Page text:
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    I have no personal investment either way, I believe Jackoffson brought this all down on himself. If he re-signs with the Bolt's great if not, thanks for your service and good luck. I called Tomlinson's whining as a sign of trouble a head and it turned out that way. I wish him luck and he seems to be doing well, I really did want it to be with the Bolt's though. Same with Jackoffson, he made his play and more shall be revealed when this all comes to a conclusion. In the end Tomlinson's true colors shown brightly through, for that I was embarrassed for him. He's in a better place now and can play free of mind which he was unable to do here the last few years.
     
  14. SDRaiderH8er

    SDRaiderH8er Well-Known Member

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    but we know that will not happen. This has gone on to long now, and it has gone beyond the point of no return. AJ is not backing down and VJ has shoved his head up his rearend so far he will never get it out.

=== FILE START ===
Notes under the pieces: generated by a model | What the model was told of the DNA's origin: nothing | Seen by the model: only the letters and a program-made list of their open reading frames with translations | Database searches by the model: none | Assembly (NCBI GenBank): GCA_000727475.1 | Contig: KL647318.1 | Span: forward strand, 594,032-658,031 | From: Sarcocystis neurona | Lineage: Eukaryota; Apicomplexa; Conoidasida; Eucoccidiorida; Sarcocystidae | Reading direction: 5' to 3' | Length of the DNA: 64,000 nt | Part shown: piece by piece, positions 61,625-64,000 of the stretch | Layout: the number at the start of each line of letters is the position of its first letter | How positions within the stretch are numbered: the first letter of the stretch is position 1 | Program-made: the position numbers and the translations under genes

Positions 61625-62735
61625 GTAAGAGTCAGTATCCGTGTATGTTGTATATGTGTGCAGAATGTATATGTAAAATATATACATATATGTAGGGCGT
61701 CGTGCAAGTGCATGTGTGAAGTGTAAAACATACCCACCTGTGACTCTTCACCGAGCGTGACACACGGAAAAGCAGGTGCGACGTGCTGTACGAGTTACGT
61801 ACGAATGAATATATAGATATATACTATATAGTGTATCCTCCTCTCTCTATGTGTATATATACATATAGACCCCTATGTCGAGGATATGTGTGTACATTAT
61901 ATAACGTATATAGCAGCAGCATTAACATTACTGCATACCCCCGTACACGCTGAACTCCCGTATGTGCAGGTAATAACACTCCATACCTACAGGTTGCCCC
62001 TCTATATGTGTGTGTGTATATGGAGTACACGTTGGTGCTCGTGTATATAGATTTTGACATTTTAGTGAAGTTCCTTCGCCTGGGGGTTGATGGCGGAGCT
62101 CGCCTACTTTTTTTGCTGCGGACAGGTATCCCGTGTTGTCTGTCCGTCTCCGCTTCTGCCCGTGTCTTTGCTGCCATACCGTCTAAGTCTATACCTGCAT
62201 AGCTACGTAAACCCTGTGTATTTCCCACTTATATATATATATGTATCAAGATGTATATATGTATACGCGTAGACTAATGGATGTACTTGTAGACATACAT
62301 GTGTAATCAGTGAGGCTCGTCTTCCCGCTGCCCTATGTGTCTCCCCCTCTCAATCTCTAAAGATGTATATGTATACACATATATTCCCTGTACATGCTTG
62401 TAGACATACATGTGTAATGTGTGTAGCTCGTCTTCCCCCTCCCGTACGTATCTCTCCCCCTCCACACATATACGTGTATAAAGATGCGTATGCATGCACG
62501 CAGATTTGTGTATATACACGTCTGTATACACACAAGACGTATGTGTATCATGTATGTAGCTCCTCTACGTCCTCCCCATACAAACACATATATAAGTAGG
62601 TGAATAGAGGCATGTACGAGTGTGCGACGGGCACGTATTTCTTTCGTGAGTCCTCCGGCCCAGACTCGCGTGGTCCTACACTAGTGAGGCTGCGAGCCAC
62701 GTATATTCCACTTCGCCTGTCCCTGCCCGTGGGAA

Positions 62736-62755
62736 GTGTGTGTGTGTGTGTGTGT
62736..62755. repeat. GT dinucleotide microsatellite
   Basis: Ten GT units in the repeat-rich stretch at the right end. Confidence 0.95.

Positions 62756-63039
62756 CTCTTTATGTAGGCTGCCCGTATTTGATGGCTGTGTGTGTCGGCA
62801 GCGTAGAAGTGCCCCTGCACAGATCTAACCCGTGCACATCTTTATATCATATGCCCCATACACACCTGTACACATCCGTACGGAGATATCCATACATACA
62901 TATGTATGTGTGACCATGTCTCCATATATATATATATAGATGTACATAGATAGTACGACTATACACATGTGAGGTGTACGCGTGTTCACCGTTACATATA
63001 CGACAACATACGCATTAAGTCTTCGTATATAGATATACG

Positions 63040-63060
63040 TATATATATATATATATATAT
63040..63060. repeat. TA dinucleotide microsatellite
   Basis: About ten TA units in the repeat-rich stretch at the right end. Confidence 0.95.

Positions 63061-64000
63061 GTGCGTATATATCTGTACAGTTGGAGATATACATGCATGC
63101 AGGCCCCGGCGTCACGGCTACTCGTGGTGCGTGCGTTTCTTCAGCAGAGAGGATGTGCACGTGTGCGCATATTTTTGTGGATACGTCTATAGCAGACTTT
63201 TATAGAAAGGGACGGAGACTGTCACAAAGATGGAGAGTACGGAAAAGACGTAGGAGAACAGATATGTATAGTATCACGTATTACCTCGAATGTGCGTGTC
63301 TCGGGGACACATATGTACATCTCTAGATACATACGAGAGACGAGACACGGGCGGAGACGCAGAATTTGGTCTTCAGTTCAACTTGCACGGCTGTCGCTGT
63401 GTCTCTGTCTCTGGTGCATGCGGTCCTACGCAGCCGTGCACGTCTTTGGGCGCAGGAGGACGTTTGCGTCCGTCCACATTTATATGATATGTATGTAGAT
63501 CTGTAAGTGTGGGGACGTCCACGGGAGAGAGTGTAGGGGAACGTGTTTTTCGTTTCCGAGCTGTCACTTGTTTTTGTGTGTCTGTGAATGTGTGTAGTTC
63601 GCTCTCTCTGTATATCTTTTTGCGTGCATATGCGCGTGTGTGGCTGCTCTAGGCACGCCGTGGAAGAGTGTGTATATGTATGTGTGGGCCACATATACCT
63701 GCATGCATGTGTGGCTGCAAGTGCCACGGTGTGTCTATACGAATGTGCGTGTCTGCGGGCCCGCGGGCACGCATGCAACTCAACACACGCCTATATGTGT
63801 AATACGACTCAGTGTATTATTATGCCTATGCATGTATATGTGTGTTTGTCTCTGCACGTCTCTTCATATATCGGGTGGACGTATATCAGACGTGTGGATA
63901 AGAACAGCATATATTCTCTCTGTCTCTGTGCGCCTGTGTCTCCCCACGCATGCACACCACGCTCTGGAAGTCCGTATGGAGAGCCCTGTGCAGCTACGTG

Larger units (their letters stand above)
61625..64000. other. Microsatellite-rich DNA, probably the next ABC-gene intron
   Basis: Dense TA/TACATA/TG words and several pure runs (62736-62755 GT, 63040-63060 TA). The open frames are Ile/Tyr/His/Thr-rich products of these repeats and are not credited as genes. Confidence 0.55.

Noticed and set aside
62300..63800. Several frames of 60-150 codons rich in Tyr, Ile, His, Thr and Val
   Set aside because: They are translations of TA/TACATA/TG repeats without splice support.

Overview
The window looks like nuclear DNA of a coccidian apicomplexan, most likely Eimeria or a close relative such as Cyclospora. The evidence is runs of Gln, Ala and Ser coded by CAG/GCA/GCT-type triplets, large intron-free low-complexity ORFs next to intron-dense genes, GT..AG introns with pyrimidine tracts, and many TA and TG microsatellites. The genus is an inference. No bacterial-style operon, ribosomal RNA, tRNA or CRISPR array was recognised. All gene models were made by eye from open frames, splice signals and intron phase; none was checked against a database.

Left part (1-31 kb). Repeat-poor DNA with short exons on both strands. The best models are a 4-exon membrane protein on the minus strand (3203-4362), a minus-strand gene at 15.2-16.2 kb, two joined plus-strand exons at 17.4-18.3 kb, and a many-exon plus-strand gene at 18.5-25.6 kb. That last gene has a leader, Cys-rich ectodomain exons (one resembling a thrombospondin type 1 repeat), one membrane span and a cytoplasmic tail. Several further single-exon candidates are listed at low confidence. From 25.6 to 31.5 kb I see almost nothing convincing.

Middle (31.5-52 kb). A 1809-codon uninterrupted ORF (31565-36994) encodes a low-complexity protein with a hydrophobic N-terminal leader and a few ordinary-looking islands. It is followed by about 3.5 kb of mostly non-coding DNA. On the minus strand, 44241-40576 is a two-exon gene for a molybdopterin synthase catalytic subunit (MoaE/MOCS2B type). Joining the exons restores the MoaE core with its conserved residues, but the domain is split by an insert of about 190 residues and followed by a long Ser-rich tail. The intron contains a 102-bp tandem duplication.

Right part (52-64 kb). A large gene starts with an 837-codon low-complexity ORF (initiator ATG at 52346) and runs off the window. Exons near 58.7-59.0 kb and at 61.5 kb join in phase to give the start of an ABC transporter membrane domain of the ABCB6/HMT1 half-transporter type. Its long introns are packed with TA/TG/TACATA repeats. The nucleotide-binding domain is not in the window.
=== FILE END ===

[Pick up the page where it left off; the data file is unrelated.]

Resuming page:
I doubt he ever puts on a Uniform here in San Diego again.
     
  15. Concudan

    Concudan Caffeinated Commando

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    Like you and the others forgave Drew Brees? Remember when you were climbing up his colon weekly and no matter how many TDs he threw you would say he was no good.

    So how short was your memory?
     
  16. SDRaiderH8er

    SDRaiderH8er Well-Known Member

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    I have not forgotten.
     
  17. powayslugger

    powayslugger Feckless Slappy

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    VJ will be gone... this writer will be interviewing him one day in a losing locker room at Qualcomm Stadium but never again as a Charger. As far as VJs agents... these guys are going to fade into the San Diego sunset. I doubt they try this trick again.. although they did scare the money out of the pharking Jets manglement.
     
  18. powayslugger

    powayslugger Feckless Slappy

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    maybe VJ can get a job parking cars at the airport? Talk to Ogi Nwagboa maybe he can hook you up with a connection down there. I predict VJ sits the whole year... he seems to be trying to out-stubborn AJ... but funny thing AJ is still getting paid.

    VJ took the stupid road on this one. Bad advice from his two bozo the clown agents.